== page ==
Channel Repertoire of
Mexican Television Viewers
Television viewing data are typically collected by panels of households/persons whose tuning/viewing behavior are monitored by electronic meters. Such data are reported in the form of ratings (see example), which are the percentages of households/persons who are tuning/viewing to specific channels or programs during certain time periods. Ratings data are important in the transaction of television advertising, and are often referred to as the 'currency' of buying/selling.
The choices that people make with respect to television viewing are complicated processes. Ratings data simply give the net outcome, and do not necessarily reflect the other complexities. This particular article is the first of what we hope is a series of articles that will examine the complex behaviors that lie underneath ratings data.
The question that we will deal with is a simple one: how many channels does a person typically watch each day? Today, all television sets are capable minimally of receiving VHF signals, which can be as many as seven in any location; many television sets can also receive UHF signals. With multichannel television (such as cable, microwave and satellite), the number of receivable channels can exceed one hundred. But just because hundreds of options are available does not mean that people will use all of them every day. If not all, then how many?
To answer our question, we will refer to the television people meter data from the IBOPE people meter panel in Mexico. When we went through the data, we found that the average number of channels watched per person age 4 or over is 3.11 per day. A person is said to have watched a channel if he/she spends more than one minute per day watching that channel. The chart below is the frequency distribution of the number of television channels watched daily. The highest number of channels watched in a day was 43.
At a time when people have hundreds of television channels to watch from, this number 3.11 seems to be a remarkably low number. One reason is that not all persons get to watch television on a typical day. In fact, when we looked at this data, 28.9% of the people did not watch any television on a typical data. Now if we restrict our question to only those people who watched some television on a typical day, the number of channels watched becomes 4.39 per day.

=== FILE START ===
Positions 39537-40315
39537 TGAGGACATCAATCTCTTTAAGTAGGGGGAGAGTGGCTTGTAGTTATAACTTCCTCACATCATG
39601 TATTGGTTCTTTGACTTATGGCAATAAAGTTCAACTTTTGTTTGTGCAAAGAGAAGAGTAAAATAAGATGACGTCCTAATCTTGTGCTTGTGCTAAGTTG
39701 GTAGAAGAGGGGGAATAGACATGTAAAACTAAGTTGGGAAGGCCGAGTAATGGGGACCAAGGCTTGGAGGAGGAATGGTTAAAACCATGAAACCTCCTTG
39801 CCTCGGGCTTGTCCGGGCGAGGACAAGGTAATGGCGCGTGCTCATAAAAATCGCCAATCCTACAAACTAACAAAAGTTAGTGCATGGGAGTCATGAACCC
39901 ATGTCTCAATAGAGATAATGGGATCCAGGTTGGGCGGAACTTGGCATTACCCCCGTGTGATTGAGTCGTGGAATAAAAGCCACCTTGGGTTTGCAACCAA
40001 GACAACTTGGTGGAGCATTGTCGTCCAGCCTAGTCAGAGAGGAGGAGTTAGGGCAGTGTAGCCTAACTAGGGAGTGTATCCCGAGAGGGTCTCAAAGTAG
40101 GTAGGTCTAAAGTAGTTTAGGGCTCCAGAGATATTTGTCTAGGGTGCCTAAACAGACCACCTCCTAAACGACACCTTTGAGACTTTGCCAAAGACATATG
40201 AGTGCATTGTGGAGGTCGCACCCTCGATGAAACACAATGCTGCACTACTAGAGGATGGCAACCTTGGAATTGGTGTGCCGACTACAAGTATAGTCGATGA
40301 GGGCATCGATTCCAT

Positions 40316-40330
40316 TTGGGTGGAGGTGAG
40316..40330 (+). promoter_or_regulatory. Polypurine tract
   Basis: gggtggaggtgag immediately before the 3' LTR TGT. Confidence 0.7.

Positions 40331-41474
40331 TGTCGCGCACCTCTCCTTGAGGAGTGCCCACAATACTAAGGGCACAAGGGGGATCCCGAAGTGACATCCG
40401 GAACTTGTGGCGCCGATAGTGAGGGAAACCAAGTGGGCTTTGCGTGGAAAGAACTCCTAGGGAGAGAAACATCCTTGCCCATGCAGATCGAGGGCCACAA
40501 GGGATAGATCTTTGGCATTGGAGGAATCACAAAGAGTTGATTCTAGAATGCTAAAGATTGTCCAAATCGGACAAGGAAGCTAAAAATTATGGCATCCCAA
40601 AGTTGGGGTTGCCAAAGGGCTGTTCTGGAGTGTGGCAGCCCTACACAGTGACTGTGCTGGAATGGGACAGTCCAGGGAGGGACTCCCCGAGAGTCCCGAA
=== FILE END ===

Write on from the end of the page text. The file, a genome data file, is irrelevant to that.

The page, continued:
Are there any differences by demographic characteristics? According to the following table, that does not seem to be the case (among persons who watched television on a typical day):
|Demographic Characteristic||Number of channels watched per day|
4 to 12 years old
13 to 18 years old
19 to 29 years old
30 to 44 years old
45 to 54 years old
55+ years old
The more important factor is the presence of pay television. By definition, a non-pay television home has access only to broadcast television signals, whereas the pay television home can have more than a hundred television available.
|Pay television status||Number of channels watched per day|
Within the non-pay television homes, the viewing goes to the broadcast stations. Within the pay television homes, the number of broadcast stations watched is 3.31 per day. That would make it more than half of the total of 5.71 channels.
In the following references, this subject has been also treated. We should note that there are some fundamental differences in the methodologies of the data sources: the information here is derived from electronic metering, whereas the other sources are based upon recall during personal interviews. Therefore, the information here is much more precise and reliable.
It would seem extremely wasteful that when people would only use a small number out of the plethora of choices offered to them. The situation is not as simple as that, for different people have different repertoires of their list of preferred channels. We will deal with more of these issues in future articles.
RELATED ZONA LATINA ARTICLE
(posted by Roland Soong, 4/13/2001)
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